Hello people from FPN!
Recently (December 29th to be exact) I was browsing aimlessly online and ended up buying a Lamy Safari in Petrol. And that got me back into fountain pens. I was put off from fountain pens after my Sheaffer Agio was stolen at an Archaeology meeting, at that time I was writing on cheap paper that feathered and bled a lot. Because of that I didn't really enjoy the experience. After I impulsively bought the Safari I started to look for good paper here in Brazil (We can't get the normal fancy papers that everyone talks about) to fix the problem I had with the Agio.
So, after the Safari got here I got all of my paper around the house and started to try it. I Tried copy paper that I had taken from the lab that I work on, a heavy off-set paper that I made a sketchbook out of and still had some, the paper from a very old and very cheap blank notebook that I had around, lay-out paper from a Canson pad and, finally, the lay-out paper by a brand called Spiral that I saw fp people talk about here in Brazil.
Here is a picture of my results.
So, overall I really liked the Spiral paper. It's quite smooth and pretty ink resistant, the lines are really crisp there’s some light shading with this ink and the colors looks really good on it, not too dark and not too light. But there are downsides. It's fairly thin and because of that there's some ghosting, if I really saturate the page with ink it will blead and it is only available in pads (no notebooks).
With the paper thing done I started to think about making a notebook since I couldn't find one with the paper I wanted. I've bound a good amount of books before and since I study 19th century logbooks of whaling ships I kindda know what lasts and what doesn't. My favorite size for notebook is A5 and since I plan on using this one as a journal I wanted it to be pretty and sturdy. To accomplish that I decided on a case bound with a fabric line cover. The book has 240 pages (like the official bullet journal, although I won't be using the bullet journal system because of philosophical reasons) and they are all blank because I like to use guide sheets.
So I'll take you guys through my processes of book binding.
The first step was to take 30 A3 sheets of the Spiral paper and cut them into 60 A4 sheets. I also cut 2 A4 sheets of red heavy paper to use as the end papers of the book. Because of my record of people stealing my stationary I made a contact sheet on Illustrator and printed it to one of the sheets.
The next thing to do was fold all the sheets in half and with the smoother of the two sides facing out. With all the pages folded I stacked them into signatures of five sheets. With all of the 12 signatures ready I stacked them and marked all of them at once for punching the sewing holes. The holes were spaced an inch apart from each other starting on the center.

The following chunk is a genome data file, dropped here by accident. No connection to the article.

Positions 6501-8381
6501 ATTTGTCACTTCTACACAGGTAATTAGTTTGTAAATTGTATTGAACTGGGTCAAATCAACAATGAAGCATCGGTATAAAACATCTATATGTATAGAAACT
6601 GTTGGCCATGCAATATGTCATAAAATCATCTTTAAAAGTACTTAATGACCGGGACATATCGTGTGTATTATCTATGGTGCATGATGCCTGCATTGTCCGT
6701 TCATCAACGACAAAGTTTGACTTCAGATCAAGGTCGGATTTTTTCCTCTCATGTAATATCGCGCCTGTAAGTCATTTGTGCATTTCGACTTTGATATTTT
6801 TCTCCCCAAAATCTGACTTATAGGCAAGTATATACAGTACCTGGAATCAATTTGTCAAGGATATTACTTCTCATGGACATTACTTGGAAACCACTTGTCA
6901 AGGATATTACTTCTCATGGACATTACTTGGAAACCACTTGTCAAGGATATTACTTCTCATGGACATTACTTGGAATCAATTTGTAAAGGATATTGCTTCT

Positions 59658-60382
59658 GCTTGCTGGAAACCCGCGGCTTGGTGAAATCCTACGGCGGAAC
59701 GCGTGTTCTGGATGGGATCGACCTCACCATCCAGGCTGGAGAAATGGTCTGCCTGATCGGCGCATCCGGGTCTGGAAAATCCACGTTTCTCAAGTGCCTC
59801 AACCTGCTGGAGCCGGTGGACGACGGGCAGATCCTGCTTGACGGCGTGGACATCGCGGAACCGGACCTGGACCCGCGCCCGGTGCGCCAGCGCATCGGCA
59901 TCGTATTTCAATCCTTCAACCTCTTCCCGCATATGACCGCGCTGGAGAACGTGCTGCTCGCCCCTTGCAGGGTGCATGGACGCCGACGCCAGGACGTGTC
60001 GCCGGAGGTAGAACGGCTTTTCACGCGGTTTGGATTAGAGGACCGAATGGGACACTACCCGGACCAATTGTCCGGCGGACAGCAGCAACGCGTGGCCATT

I kept the signatures in the same order as I marked it when I was punching the holes and make the aligned when the sewing was finished. With the holes punched it was time to kettle stich the signatures with red thread.
Then I glued the spine with two good layers of PVA while the book was held on a book press. After that I glued the end papers on and lined the spine with a sturdy paper. I let the book block dry and trimmed the edge. With the edge trimmed I could add some optional stuff like headbands to match the covering material and a red ribbon.
The next thing I wanted to do is put a pocket on the front end paper to hold my guide sheets and other loose paper. I made a paper pattern and set that aside until I was ready to cut the covering material.
Then I made the case (hard cover) for the book. I cut two pieces of 1.3mm binder's board that is the width of the text block minus 1/4 of an inch plus 1/8 of an inch by the height of the text block plus 1/4 of an inch. I also cut a strip of board the spine that it was the thickness of the book block plus two times the thickness of the boards. With the boards covered I got two types of book cloth that I had prepared earlier. One made out of a thick cotton cloth died black and a thin one that is white and has a black pattern printed on. The boards were glued to the book cloth and the spine strip was spaced from the cover boards by 1/4 of an inch plus the thickness of the board. After it dried the case was ready to receive the book block.
The next step was to glue the pocket to the side of the end paper that would be glued to the cover and then glue the end papers to the case. Let it dry and the book is done.
And then I had to that some pretty pictures with the Petrol Safari and the Pelikan Blue-Black.
So, I don't know how useful this post is to the forum folk in general because all of the paper I used isn't available out of Brazil and the ink isn't available in the US. I hope the sharing my process gives people an insight on book binding and kindda bring people more to the handmade side instead of the compulsive shopping side.